Politicians and public servants understand policy-making differently, and that’s OK

By Benjamin Miller

Monday May 24, 2021

(Image: Adobe/ goodluz)

All aspects of a policy need to work towards its overriding objective if it is to be effective. Put differently, it seems to me that the most successful policies are coherent. But in pluralistic societies, policies need to address multiple conflicting objectives to survive in the first place. Given this apparent paradox, is truly effective policy-making ever possible in these circumstances?

Politicians and the wisdom of incoherence in policy-making

If we’re being cynical, we’d say a politician has only one overriding objective: to obtain and maintain their position. In practice, this means satisfying a sufficient coalition of interests and actors who have the means of keeping them in power. The more democratic a system, the wider the range of interests and actors any politician will have to satisfy. The wider the range of interests and actors, the more competing objectives any policy a politician proposes will be subject to. In short, the more democratic the system, the more difficult it is to make coherent (and therefore successful) policies.

But so far we have only really judged good policy-making from the tacit perspective of public servants. Public servants have one or a few overriding objectives in their work: enforce a law, process applications, reduce greenhouse gas emissions, and so on. It is only from this perspective that competing objectives (whether they come from other public servants, from politicians, or the public) seem mainly like an obstacle.

But what if we view politicians as one way society binds people with competing interests together? The wider the coalition politicians need to assemble to preserve their position, the stronger the bonds of that society. Societies whose politicians can be maintained by narrower political coalitions, I submit, will have looser bonds.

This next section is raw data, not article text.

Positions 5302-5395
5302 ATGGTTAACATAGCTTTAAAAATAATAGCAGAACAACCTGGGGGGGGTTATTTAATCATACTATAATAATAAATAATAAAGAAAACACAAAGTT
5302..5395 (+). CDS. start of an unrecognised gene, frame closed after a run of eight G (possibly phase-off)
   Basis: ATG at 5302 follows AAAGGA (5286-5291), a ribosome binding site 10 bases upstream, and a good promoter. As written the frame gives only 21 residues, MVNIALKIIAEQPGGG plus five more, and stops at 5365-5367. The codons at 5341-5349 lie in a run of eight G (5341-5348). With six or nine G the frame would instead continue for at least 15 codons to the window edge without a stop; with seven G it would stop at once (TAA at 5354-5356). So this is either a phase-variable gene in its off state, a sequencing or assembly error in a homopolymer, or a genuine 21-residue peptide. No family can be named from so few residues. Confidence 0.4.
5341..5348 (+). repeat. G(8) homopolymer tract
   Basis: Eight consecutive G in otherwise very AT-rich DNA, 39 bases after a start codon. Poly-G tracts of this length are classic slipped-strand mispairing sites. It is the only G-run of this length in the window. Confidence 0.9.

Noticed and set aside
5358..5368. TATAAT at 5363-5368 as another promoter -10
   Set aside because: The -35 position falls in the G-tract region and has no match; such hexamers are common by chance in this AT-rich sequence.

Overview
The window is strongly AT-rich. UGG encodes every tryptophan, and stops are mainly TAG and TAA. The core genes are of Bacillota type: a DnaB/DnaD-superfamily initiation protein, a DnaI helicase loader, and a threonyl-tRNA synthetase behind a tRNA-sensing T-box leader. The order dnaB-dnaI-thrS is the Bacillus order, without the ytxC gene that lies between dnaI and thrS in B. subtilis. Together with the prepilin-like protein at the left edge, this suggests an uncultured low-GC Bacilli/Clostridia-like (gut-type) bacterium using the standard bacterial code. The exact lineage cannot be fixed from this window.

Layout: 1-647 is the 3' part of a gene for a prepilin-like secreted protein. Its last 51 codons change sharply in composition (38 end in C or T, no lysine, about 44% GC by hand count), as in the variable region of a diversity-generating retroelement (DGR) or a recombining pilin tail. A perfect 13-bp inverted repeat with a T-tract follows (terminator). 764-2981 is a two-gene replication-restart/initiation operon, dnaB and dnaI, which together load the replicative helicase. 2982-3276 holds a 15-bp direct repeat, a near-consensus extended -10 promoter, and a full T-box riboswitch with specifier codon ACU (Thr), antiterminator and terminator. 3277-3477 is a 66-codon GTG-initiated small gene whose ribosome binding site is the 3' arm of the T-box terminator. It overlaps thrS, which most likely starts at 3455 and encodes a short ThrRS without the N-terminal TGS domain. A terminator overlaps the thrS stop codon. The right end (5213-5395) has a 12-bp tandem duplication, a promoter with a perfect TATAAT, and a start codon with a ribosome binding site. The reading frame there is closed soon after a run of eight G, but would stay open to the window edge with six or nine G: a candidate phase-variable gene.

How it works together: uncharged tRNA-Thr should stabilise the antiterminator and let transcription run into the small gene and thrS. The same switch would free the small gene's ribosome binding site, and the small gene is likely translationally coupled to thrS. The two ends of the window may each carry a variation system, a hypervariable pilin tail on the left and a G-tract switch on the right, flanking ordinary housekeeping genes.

So how would policy-making differ if we viewed the function of government more holistically. What if we perceived governments as responding to society’s needs in all their complexities and contradictions? We wouldn’t aim to maximise any one objective, but try to maximise as many as are compatible with others. In practice, this is what already emerges out of the imperfect struggle of internal politics within the public service. It’s what results from the imperfect stewardship of policy by politicians who may be better or worse, wider or narrower, coalition-builders.

Is there a better way? How can we get there from where we are?

Before we talk about trade-offs, try dialogue

I’m not arguing that we shouldn’t have positions in government with specific mandates. On the contrary, I believe it’s not only practical, but a good thing that we have different people to champion different objectives. For example, this allows for greater expertise and depth of knowledge, as people can devote themselves to one type of concern. Additionally, although it is a cliche, there is the simple truth that more heads are better than one, and the diversity of perspectives brings its own value rather than imagining we can unite all concerns in each person.

But this can become problematic for effective governance. Public servants can be incentivised to accomplish particular goals without regard for the goals of other departments. They might practice position-based rather than interest-based bargaining over policies. They may not be aware of or understand the concerns of people inside or outside of government with different priorities.

Balance emerges out of a process of genuine dialogue between people pursuing competing objectives within and outside of government.

Living in pluralistic societies means finding solutions that achieve the best integration of differing objectives. It requires different skills, processes, cultures, and institutions to work together. Solutions that maximise one set of objectives, rather than accommodating many, won’t survive or succeed.

Moving towards a more relational government will not end the fundamental conflicts in a society. There will still be genuine trade-offs even if the most integrative solutions are found.

But I think we often get fixated on those too quickly. We first need to give people the widest possible range of choices, and the best possible means to pursue mutually beneficial and reinforcing solutions. It’s only after that’s happened that adversarial competition over the trade-offs in policy may well be inevitable. At that point, we face political decisions best left to politicians who are accountable, one way or another, to the people whose interests they are sacrificing.


This article is curated from Apolitical.


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